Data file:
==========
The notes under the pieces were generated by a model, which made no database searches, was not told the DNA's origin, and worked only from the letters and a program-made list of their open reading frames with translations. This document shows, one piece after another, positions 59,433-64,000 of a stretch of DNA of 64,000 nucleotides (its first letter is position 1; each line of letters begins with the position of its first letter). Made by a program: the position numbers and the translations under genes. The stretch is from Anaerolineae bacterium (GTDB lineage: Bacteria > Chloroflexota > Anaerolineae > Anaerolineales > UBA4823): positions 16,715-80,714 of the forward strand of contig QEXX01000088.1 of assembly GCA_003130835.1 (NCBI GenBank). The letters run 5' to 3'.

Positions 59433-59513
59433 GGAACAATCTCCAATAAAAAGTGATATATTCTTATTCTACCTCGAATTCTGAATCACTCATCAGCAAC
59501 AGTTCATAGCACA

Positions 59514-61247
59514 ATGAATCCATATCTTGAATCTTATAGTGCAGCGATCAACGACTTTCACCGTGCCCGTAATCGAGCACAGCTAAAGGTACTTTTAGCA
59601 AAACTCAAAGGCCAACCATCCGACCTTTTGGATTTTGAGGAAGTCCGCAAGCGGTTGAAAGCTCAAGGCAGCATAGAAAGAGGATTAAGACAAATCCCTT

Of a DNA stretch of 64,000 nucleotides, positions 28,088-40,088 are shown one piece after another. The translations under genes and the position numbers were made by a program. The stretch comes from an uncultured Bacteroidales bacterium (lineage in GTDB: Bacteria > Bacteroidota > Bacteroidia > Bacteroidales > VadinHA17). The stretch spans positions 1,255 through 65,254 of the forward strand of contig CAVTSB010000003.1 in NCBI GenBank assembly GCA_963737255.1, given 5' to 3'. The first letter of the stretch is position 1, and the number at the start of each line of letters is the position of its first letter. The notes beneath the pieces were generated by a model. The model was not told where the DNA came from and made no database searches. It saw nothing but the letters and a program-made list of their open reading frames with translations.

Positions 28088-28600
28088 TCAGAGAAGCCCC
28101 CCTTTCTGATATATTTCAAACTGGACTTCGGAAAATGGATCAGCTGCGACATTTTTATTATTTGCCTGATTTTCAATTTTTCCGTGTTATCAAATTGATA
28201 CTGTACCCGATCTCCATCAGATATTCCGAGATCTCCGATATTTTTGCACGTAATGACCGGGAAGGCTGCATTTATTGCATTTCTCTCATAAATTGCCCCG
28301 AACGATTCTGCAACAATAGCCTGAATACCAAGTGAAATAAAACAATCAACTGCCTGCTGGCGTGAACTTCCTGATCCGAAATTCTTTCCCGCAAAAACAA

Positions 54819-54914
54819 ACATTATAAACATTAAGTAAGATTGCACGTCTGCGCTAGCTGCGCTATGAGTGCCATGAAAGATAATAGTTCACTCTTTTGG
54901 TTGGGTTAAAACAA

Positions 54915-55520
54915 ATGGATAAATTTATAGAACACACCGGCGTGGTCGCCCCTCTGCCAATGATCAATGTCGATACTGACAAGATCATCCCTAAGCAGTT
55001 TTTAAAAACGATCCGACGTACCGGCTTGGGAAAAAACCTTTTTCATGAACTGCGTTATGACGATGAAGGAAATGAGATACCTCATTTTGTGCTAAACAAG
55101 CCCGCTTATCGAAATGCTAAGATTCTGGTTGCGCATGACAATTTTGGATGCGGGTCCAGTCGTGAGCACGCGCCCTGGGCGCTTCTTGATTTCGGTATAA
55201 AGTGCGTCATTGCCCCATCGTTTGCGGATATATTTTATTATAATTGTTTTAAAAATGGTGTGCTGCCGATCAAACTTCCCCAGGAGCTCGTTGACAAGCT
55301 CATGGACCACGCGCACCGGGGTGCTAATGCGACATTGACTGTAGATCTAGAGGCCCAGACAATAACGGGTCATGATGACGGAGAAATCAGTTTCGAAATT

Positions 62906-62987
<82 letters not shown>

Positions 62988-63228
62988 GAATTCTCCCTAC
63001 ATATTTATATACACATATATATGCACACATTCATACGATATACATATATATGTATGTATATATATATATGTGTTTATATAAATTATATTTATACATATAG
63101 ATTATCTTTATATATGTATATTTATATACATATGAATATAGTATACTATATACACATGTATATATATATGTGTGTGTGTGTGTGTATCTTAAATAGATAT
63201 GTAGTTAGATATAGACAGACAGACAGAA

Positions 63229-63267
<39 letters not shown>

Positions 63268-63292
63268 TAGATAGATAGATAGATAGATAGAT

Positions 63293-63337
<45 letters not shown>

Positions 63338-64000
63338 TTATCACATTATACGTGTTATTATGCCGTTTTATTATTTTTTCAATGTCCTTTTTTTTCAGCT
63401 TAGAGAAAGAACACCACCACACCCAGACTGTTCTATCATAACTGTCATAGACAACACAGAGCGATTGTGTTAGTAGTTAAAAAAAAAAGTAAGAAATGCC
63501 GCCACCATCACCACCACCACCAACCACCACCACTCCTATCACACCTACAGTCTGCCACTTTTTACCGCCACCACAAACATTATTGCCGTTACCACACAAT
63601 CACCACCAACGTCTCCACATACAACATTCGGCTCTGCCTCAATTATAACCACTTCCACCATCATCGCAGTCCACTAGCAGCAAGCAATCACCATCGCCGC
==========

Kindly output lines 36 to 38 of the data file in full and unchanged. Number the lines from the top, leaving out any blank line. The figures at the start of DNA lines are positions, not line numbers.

Positions 63338-64000
63338 TTATCACATTATACGTGTTATTATGCCGTTTTATTATTTTTTCAATGTCCTTTTTTTTCAGCT
63401 TAGAGAAAGAACACCACCACACCCAGACTGTTCTATCATAACTGTCATAGACAACACAGAGCGATTGTGTTAGTAGTTAAAAAAAAAAGTAAGAAATGCC